A Study on The Significance of Jesus' Pronouncement of The Seven Woes and Laments in Matthew 23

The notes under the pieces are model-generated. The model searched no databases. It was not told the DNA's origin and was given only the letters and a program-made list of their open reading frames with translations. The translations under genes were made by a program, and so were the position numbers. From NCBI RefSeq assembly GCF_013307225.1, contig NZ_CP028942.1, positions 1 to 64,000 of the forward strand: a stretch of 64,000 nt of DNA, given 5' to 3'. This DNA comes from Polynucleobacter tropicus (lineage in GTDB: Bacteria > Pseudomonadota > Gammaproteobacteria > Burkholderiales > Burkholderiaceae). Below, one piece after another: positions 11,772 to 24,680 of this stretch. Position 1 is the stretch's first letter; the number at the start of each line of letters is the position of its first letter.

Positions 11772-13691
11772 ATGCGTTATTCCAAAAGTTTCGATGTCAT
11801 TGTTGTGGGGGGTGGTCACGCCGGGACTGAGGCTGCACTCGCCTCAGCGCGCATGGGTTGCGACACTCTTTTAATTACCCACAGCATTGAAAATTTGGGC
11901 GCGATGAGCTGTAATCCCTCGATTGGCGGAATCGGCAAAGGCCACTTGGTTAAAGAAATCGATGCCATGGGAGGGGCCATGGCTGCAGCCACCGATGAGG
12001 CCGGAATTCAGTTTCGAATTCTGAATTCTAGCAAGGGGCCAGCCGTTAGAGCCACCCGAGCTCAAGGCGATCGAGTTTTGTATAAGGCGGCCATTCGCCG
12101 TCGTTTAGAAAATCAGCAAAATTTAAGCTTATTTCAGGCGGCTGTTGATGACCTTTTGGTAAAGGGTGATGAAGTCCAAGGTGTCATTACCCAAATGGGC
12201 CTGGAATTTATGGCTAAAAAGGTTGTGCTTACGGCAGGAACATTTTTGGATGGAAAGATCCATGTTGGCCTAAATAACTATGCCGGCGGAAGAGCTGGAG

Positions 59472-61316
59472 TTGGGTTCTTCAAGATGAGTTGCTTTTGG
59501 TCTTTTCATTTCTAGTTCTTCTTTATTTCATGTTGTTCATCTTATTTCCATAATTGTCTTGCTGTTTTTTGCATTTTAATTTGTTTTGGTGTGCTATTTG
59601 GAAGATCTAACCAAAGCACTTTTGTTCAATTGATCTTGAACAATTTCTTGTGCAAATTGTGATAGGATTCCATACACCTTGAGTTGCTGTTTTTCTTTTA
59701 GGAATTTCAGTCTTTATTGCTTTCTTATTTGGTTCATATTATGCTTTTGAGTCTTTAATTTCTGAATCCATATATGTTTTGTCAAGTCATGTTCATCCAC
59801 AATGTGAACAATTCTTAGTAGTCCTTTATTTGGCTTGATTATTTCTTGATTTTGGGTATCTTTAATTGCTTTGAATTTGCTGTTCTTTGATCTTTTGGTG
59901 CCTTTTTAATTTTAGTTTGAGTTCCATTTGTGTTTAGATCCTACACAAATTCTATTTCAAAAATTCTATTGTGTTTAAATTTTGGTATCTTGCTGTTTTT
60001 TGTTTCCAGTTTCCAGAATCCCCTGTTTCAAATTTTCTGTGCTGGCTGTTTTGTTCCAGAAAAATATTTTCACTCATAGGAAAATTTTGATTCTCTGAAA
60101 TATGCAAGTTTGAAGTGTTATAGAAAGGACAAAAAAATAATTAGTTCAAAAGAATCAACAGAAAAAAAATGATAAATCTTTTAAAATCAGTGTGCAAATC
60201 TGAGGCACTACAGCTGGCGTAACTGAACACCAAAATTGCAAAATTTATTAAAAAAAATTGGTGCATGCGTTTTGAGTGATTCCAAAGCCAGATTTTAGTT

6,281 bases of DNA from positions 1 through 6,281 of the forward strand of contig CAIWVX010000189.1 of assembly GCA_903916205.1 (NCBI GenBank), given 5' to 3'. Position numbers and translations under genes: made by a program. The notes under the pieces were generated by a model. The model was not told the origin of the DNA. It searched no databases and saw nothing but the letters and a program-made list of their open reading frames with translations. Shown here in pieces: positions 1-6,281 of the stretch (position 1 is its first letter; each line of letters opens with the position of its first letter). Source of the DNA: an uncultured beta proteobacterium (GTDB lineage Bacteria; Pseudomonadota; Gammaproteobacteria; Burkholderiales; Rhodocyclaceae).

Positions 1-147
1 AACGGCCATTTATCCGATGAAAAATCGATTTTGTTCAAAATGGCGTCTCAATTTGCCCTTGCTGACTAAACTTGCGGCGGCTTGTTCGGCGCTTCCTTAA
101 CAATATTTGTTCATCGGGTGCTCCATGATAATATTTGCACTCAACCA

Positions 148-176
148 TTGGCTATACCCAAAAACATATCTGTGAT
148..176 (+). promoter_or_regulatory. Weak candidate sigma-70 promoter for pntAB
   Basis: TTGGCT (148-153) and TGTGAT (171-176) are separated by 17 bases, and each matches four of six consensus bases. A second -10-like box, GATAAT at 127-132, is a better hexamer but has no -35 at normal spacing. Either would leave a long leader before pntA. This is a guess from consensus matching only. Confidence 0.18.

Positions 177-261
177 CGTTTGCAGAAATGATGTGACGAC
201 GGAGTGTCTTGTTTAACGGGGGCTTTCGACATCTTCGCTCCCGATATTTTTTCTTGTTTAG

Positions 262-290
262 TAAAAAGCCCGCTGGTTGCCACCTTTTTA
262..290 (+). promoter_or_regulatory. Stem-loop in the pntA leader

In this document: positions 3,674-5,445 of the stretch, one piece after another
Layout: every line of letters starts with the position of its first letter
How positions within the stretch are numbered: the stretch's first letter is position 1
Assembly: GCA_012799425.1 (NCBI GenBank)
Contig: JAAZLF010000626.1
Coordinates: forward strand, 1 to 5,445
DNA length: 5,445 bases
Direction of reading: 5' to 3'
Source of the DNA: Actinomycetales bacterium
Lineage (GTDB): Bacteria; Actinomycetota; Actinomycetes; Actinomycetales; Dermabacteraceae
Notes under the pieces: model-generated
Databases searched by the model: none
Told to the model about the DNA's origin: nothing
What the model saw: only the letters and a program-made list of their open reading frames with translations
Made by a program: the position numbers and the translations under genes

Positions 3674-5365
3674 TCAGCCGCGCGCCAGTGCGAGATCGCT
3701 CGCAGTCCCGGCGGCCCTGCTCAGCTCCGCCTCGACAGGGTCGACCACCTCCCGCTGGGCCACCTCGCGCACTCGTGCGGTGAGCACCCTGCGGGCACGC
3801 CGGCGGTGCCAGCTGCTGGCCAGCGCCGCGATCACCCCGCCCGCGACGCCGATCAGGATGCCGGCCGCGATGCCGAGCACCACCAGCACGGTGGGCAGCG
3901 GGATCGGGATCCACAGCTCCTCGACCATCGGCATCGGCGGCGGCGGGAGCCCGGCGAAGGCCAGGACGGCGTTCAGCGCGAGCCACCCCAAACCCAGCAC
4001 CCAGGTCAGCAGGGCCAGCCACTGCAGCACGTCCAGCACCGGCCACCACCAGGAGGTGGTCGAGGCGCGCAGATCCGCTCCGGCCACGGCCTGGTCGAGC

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Matthean commentators have often conducted extensive textual, linguistic, and grammatical analysis about the oracles of the seven woes in Matthew 23. Moreover, we have discovered that the majority of the Matthean scholars offer thorough theological interpretation and careful exegesis along with the Greek text in Matthew 23. Nevertheless, much of the theological analysis and discussions are far too brief to highlight the significance of the comprehensive flow of thought between the oracles of the seven woes and Jesus’ lamentation in Matthew 23. They often overemphasize the individual woes, and thus their discussions underline little comprehensive flow of thought in Matthew 23. Neither commentators’ nor scholars’ discussions are adequately satisfying in addressing the significance of the seven woes and laments in Matthew 23. The interpretation of the Pharisaic hypocrisy is inconsistent with the entire Matthean context (cf. Matt 5:48; 19:21; 22:37-40; 23:13-36). For this specific reason, particular attention, and careful research upon the oracles of the seven woes, Jesus’ lamentation, and reconsideration of the Matthean interpretation of the Pharisaic hypocrisy is essential. Hence, the purpose of this study, primarily, is to discuss the significance of the seven woes and laments in Matthew 23 which conveys two core messages: First, a severity of warning (Matt 23:13-36; cf. 23:1-12); second, an invitation to life – redemption and salvation (Matt 23:37-39). Secondarily, we hope to perform a scrupulous examination to evaluate the difference and common significance (or the intersection point of significance) between and within the oracles of the seven woes and laments. Thirdly, we are committed to observe a closer Matthean interpretation of the Pharisaic hypocrisy in Matthew 23.